Had Cain lived before the fall, God would not have been offended at his bringing an offering without a sacrifice; but after that event, and the promise of the woman's seed, together with the institution of sacrifices, such a conduct was highly

Mr. Brine's Motives to Love and Unity, pp. 50, 51.

offensive. It was equally disregarding the threatening and the promise treating the first as if nothing was meant by it; and the last as a matter of no account. It was practically saying, God is not in earnest. There is no great evil in sin; nor any necessity for an atonement. If I come with my offering, I shall doubtless be accepted, and my Creator will think himself honoured.' Such is still the language of a self-righteous heart. But is it thus that Adam's posterity, while under the first covenant," (or, rather, while vainly hoping for the promise of the first covenant, after having broken its conditions,) are required to approach an offended God? If the principle of Adam in innocence was not suited to live to God through a mediator, and this be the standard of duty to his carnal descendants, it must, of course, be their duty either not to worship God at all, or to worship him as Cain did, without any respect to an atoning sacrifice. On the contrary, is there not reason to conclude that the case of Cain and Abel was designed to teach mankind, from the very outset of the world, God's determination to have no fellowship with sinners, but through a mediator; and that all attempts to approach him in any other way would be vain and presumptuous ?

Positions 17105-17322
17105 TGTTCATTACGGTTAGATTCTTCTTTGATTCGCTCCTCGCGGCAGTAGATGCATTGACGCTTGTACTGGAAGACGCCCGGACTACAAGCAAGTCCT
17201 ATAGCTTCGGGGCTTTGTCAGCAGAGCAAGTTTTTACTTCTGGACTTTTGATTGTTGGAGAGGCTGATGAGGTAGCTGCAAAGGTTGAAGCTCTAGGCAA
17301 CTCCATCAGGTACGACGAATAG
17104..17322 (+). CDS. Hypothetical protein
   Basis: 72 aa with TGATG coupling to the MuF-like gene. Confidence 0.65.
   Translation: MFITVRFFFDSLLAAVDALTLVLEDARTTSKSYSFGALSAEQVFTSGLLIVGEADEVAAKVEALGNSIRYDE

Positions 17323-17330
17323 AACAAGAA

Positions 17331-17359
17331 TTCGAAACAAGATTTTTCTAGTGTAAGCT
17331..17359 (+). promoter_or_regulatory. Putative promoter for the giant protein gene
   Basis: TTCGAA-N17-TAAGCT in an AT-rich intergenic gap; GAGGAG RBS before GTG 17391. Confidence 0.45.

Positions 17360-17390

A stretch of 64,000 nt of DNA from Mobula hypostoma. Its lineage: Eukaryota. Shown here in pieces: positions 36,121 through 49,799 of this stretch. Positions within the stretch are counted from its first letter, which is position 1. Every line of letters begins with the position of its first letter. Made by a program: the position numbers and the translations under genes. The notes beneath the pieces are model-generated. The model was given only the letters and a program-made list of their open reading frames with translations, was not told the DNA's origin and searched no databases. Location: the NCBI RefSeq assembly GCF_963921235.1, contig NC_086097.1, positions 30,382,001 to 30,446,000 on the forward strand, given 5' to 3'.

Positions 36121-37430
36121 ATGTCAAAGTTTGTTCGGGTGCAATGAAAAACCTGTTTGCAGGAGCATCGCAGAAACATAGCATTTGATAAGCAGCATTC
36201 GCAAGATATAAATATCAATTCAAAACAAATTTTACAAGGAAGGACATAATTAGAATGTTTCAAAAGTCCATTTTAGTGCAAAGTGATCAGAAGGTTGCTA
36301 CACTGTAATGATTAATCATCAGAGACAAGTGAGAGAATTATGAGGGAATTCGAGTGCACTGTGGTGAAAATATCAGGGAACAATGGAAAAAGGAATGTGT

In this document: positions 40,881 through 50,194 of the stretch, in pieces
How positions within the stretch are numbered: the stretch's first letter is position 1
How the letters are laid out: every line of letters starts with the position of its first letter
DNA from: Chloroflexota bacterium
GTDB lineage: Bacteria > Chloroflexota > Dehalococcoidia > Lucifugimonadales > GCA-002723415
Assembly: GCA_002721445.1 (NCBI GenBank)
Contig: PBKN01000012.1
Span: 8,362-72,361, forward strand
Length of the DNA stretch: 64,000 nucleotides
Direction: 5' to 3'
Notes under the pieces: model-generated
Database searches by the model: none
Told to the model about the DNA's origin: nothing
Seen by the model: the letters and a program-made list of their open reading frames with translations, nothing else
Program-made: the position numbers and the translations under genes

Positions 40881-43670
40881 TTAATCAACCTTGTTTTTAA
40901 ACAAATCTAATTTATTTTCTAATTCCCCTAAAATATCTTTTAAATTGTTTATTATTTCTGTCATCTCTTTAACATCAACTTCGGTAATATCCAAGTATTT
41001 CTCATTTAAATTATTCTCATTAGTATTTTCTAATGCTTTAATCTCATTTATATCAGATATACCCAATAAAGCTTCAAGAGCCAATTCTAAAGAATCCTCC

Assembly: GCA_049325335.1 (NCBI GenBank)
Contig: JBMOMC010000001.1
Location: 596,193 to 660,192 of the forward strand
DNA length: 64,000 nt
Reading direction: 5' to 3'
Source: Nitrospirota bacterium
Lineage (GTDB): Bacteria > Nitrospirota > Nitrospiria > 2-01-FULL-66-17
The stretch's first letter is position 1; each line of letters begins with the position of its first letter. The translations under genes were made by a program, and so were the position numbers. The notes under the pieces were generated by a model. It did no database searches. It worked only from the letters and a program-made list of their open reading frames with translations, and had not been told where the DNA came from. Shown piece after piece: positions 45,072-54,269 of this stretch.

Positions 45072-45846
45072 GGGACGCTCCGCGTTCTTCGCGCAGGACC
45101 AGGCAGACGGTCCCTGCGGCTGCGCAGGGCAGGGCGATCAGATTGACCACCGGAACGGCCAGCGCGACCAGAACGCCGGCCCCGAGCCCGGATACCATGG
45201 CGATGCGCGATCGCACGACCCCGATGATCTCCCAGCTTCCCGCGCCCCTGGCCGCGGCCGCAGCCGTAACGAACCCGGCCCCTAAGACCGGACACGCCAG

It is true, that man in innocence was unable to repent of sin, or to believe in the Saviour: for he had no sin to repent of, nor was any Saviour revealed, or needed. But he was equally unable to repent with such a natural sorrow for sin as is allowed to be the duty of his posterity, or to believe the history of the gospel in the way which is also allowed to be binding on all who hear it. To this it might be added, he was unable to perform the duty of a father; for he had no children to educate: nor could he pity or relieve the miserable; for there were no miserable objects to be pitied or relieved. Yet we do not conclude, from hence, that his descendants are excused from these duties.

"That Adam, in a state of innocence," says Dr. Gill," had the power of believing in Christ, and did believe in him as the second person of the Trinity, as the Son of God, cannot well be denied; since, with the other two persons, he was his Creator and Preserver. AND HIS NOT BELIEVING IN HIM AS THE MEDIATOR, SAVIOUR, AND REDEEMER, DID NOT ARISE